The Space Governance Innovation Contest is organized in partnership with Arizona State University’s Interplanetary Initiative Space Advisory Project, Space in Africa, the Lagos Court of Arbitration and the Outer Space Institute. For this contest, interdisciplinary teams of innovators will compete to address policy gaps in international space law. The sections below contain information about the background and requirements of the contest, criteria of assessment, and information on registration and submission portals. The submissions will be judged by an international panel of experts.
Prizes include cash prizes, international and virtual internships, publication opportunities and other rewards.
Using international law, is it possible to bridge the policy gaps in the Outer Space Treaty (OST) to promote a sustainable and equitable new space economy? If so, what new instruments are required or how can existing instruments be optimized to address the new challenges raised by the new space economy? How can we responsibly innovate the future of space governance?
Example of an important policy gap:
Current missions focused on the basic science of metallic asteroids could spur the way for follow-on missions intent on capitalizing the market potential of the metals found. What social issues arise if a private actor or consortium of actors find celestial bodies abundant with precious resources? Who do these resources belong to? Should they be shared, and if so how? Is there a market for them and what would one look like? Is it even possible to exploit and sustainably profit from outer space resources in the absence of codified property rights regimes for space resources on the one hand or an international benefit sharing regime?
Questions raised by the Outer Space Institute (OSI) regarding this policy gap:
- How does one balance the rights of the international community against the economic interests of corporations and individual countries, especially in the context of Article II of the 1967 Outer Space Treaty, which prohibits the ‘national appropriation’ of the Moon and other celestial bodies?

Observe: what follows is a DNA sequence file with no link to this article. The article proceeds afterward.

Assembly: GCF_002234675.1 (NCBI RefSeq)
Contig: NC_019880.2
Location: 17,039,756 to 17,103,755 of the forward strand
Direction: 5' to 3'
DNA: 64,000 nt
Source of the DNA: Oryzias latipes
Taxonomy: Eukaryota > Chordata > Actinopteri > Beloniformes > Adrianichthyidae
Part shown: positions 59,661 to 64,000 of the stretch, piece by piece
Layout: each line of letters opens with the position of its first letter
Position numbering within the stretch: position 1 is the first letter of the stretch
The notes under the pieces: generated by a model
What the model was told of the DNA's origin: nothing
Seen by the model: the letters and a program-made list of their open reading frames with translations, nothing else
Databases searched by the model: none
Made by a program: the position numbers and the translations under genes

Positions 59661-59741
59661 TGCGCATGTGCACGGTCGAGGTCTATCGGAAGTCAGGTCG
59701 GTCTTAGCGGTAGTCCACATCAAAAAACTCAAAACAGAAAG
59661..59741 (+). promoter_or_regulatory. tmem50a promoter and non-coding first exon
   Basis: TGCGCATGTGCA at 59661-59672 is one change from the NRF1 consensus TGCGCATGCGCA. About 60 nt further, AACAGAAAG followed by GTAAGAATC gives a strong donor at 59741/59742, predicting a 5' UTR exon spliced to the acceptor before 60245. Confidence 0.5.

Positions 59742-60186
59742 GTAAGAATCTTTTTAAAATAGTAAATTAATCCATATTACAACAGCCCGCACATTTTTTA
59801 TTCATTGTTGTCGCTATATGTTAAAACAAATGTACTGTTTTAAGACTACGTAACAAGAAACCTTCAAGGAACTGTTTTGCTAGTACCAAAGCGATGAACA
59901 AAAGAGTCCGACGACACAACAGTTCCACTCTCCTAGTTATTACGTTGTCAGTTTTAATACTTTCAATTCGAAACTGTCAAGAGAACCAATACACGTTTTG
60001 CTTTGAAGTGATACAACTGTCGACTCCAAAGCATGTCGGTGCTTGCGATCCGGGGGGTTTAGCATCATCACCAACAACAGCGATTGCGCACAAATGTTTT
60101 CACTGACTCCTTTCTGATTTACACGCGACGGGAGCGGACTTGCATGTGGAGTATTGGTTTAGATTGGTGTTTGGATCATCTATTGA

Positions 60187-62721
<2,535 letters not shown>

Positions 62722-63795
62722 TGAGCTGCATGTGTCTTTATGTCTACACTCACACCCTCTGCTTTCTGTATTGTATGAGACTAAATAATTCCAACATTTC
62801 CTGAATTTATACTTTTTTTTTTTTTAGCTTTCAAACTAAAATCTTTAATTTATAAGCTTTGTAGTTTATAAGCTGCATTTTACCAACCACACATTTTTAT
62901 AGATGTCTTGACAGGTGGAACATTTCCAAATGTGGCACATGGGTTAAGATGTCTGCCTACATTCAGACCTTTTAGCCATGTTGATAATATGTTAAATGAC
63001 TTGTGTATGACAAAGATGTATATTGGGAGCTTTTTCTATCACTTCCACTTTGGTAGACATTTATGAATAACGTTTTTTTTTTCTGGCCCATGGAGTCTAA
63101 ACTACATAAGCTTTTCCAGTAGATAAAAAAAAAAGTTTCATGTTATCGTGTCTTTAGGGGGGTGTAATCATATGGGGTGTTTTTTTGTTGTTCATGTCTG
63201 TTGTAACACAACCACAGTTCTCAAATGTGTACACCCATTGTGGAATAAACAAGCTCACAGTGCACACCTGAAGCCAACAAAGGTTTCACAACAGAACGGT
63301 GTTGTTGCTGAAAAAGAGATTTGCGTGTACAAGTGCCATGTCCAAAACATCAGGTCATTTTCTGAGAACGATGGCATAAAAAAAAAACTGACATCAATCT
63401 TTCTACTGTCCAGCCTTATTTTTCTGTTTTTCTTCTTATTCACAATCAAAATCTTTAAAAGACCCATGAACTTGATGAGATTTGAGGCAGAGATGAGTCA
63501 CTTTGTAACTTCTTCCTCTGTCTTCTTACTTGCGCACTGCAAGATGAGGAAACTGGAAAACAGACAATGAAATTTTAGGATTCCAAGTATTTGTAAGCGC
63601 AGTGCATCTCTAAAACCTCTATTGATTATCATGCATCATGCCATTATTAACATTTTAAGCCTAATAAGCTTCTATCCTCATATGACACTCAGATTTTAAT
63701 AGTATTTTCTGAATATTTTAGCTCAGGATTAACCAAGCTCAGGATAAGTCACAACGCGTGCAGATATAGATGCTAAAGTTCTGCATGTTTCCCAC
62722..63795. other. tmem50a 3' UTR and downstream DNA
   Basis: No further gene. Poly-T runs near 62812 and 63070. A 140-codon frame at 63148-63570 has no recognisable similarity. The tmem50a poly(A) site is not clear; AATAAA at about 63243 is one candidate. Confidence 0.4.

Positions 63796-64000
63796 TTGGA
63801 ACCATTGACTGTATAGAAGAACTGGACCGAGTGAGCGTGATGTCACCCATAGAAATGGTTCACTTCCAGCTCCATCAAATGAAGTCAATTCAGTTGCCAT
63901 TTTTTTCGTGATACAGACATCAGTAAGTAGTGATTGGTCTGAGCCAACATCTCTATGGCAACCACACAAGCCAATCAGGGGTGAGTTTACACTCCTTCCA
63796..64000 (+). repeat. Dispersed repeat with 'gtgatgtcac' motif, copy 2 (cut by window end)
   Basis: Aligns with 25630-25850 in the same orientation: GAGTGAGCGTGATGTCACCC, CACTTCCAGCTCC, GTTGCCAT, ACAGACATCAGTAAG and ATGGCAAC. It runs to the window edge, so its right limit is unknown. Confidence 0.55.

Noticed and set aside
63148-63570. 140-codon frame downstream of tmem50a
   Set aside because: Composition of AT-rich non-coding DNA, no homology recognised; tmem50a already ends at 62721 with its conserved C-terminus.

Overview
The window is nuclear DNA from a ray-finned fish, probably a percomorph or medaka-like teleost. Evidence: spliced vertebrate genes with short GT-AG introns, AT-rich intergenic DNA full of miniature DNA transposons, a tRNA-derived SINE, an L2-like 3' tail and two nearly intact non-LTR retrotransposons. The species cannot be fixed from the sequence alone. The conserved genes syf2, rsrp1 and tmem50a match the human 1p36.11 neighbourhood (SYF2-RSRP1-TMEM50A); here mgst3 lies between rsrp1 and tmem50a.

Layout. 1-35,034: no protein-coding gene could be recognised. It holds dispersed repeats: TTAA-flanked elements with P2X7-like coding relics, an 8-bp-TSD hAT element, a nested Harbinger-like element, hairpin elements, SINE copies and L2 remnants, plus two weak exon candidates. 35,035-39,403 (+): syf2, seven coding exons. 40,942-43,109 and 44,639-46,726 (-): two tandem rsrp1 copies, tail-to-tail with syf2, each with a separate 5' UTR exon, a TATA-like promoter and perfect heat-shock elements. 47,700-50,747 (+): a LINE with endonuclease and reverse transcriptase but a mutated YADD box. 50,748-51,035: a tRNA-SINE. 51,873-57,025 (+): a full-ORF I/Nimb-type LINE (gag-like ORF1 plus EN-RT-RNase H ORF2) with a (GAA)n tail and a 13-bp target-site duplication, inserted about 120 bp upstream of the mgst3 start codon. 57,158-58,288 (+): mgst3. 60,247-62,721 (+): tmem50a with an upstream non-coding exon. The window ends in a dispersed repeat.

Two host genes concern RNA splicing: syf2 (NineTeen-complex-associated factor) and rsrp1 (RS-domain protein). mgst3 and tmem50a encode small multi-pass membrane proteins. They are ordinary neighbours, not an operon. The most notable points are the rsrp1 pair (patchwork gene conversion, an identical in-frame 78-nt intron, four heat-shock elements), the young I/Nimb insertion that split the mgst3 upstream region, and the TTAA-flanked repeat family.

- How does one engage in the ‘sustainable development’ of space to preserve the scientific and aesthetic value of celestial bodies such as asteroids, as well as any prebiotic materials and pristine mineralogy that may be present there?
- How does one engage in asteroid mining without creating risks to Earth and its satellites by altering the meteoroid environment or by non-trivially changing asteroid trajectories?
- What legal framework should be internationally developed to resolve disputes between nation-states and private commercial interests?
- What low Earth orbit and geo-orbital slots are needed to accommodate increased space use while minimizing risk to Earth’s growing satellite population, and can these be regulated more effectively than the current International Telecommunications Union regime?
You may focus on these identified policy gaps, or another that you think is pressing and important – there is no penalty or preference, so long as it addresses the primary question.
This contest requires participants to design an international policy and an instrument that would achieve the following:
- Establish what would be the common benefit for countries and private actors to pursue an in-space or space-oriented economy and its governing principles.
- Define investment (monetary and non-monetary) needed for your proposed tool or model.
- Examine the ways in which the stated investments needed can be organized or encouraged among existing systems. What stakeholders would be involved? What cooperation is needed to make your tool work?
- Determine specific provisions that would address the policy gap that you have chosen.
- Prepare the argumentation in support of policy position and provision.
Contestants should note the following:
- Proposals can model any type of international law instruments and regimes, particularly where there are defined targets and goals which require some kind of investment that could be applicable in the context of a proposed space economy.
- Ideas for a framework that incentivizes and protects investments, as well as facilitates a shared collaborative sense of a public good, are encouraged.
- This contest is open to African students currently pursuing an undergraduate or graduate degree at any recognized institution of higher learning across the world and Alumni of the African Regional rounds of the IISL Manfred Lachs Space Law Moot Competition.
- Interested participants should register an intent to participate in the contest by 13 December 2019.
- Entries for this contest are submitted on a group/team basis. Individual submissions are not allowed. Not more than one entry can be submitted per team.
- Each team may not exceed more than 4 people. Interdisciplinary teams with at least one lawyer, law student, or someone within legal studies are strongly encouraged.
- Entries for this contest must be submitted no later than 12:00am GMT, on the 14 February 2020
- Entries must be submitted in the English Language.
Interested participants should register an intent to participate in the contest by 13 December 2019 by filling out the contest entry form. At the close of the deadline for the registration of interest, your team will be invited to submit the following:
- Introduction of the Team (<1 page)
- The Model Instrument
- Argumentation Essay (maximum 20 pages, double-spaced)
In the Argumentation Essay you must introduce:
- The policy gap you are addressing and why it’s important.
- The argumentation for your model instrument (Why would it be effective? What makes you believe your instrument is fit to address the gap?)
- How do ideas of responsible innovation play into thinking about governance innovation?
Click here to get further information and contest guidelines